Our self-assessment approach to regulation relies on trust and co-operation between ourselves and registered agencies. For regulation to work most effectively we need a collaborative approach with registered agencies. A guidance note detailing the critical role placed on agency self-assessment in demonstrating compliance and continuous improvement is available on our website.

4.      Business performance

Effective business performance relies on the integration of the agency’s business plan, its governance, management and financial policies and procedures, and its strategies into the future.

The Victorian state government has invested in the growth of affordable housing for disadvantaged Victorians. We must make sure that investment is managed effectively and that affordable housing is available well into the future. It is our role to ensure that registered housing agencies are well-governed, well-managed and financially viable social businesses. On registration an agency must demonstrate it can meet these requirements. Following registration an agency has to demonstrate that it does meet the requirements.

5.      Regulatory engagement and escalation

Regulatory engagement is the process by which we monitor agency compliance and performance. We use escalation, if required, to take action in the event of underperformance or failure by an agency to comply.

Any concerns about an agency’s performance may be identified in the annual regulatory review or during other regulatory activities. Issues of a serious and significant nature may require regulatory escalation. This usually applies where we believe an agency is either unwilling or unable to deal with issues in a satisfactory manner.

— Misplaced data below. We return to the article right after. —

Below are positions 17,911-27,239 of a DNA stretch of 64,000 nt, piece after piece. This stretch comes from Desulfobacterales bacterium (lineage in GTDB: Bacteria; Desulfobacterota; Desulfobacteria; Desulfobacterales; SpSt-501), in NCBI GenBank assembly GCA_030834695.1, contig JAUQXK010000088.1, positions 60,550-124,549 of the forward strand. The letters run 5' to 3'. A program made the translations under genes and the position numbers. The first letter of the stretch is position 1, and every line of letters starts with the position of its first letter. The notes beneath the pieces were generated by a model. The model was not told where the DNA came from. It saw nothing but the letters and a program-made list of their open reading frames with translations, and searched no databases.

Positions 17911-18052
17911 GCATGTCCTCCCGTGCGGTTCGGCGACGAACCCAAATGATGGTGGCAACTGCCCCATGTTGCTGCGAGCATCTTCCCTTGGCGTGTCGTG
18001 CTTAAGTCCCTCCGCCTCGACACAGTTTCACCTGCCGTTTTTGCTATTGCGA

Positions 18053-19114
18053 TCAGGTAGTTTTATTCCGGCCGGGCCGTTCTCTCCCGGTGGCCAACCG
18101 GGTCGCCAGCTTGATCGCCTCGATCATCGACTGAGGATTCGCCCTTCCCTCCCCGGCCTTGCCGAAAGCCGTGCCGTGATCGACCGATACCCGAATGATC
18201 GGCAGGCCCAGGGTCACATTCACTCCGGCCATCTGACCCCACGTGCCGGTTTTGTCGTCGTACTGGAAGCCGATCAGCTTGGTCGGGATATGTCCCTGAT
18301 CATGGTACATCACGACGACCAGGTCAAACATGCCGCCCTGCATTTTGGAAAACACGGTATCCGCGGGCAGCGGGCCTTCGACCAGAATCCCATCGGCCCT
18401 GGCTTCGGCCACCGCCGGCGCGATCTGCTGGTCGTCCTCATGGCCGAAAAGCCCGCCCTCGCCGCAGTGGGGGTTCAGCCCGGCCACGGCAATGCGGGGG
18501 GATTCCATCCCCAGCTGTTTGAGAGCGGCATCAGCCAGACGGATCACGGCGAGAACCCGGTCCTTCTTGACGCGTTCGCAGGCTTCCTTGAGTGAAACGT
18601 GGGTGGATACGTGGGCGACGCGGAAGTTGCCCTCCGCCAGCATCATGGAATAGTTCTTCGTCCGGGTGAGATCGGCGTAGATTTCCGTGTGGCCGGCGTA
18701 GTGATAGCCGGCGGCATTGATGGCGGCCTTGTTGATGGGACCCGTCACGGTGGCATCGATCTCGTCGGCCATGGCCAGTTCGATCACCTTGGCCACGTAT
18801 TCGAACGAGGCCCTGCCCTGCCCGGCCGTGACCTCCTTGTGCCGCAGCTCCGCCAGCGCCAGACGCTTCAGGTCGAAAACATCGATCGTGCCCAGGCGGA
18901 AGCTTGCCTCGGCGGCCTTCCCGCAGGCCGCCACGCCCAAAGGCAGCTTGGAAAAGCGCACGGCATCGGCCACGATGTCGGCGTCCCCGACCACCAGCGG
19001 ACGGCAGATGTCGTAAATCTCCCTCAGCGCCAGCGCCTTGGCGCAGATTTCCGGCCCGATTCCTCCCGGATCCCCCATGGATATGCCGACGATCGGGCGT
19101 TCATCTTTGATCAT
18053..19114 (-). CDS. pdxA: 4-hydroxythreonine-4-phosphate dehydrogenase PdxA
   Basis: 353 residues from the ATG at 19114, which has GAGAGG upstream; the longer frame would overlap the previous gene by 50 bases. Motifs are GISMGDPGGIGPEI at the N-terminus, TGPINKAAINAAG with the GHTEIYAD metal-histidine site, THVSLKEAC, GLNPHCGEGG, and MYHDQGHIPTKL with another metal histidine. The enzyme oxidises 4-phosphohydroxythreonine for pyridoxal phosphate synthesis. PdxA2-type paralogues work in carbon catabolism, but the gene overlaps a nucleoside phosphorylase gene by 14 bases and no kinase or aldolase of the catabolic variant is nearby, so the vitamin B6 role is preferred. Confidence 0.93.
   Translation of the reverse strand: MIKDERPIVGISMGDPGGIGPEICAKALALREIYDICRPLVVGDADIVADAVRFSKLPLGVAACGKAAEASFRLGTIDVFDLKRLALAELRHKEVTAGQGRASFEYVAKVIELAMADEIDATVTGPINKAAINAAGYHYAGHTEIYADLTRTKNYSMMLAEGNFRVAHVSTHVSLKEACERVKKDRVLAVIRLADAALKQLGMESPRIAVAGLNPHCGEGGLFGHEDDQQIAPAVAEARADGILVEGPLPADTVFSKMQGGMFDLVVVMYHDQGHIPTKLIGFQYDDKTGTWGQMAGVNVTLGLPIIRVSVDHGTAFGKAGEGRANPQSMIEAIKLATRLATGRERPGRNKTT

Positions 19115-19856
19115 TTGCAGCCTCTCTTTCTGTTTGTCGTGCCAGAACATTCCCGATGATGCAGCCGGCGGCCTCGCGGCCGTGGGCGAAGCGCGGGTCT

When further information or action is required to satisfy the Registrar of an agency’s compliance or performance, the following powers are available:

  • Investigations - can be undertaken by the Registrar to ascertain whether an agency has complied with regulatory responsibilities;

Intervention actions:

  • Recommendations – can be made by the Registrar to the governing body of an agency for the appointment of one or more persons to the governing body;
  • Appointments – some instructions by the Registrar relate specifically to the agency appointing one or more persons to its governing body, or appointing an administrator to control and direct the agency; and
  • Instructions – agencies can be given instructions by the Registrar to take specific action such as a merger with, or the transfer of land to, another registered agency.

We follow the Intervention Guidelines that state intervention is a means of last resort.

6.      Complaints management

The Act and Performance Standards set out requirements for registered agencies to handle complaints. The Act also establishes the Registrar as an external review body for unresolved complaints of tenants and prospective tenants.

Please click on the individual headings above to go to relevant section or click on the link below to download the entire regulatory framework series document in one PDF. 

2016-Regulatory-framework-series-whole.pdf (PDF Size 463kb)

14/09/2011 Red Red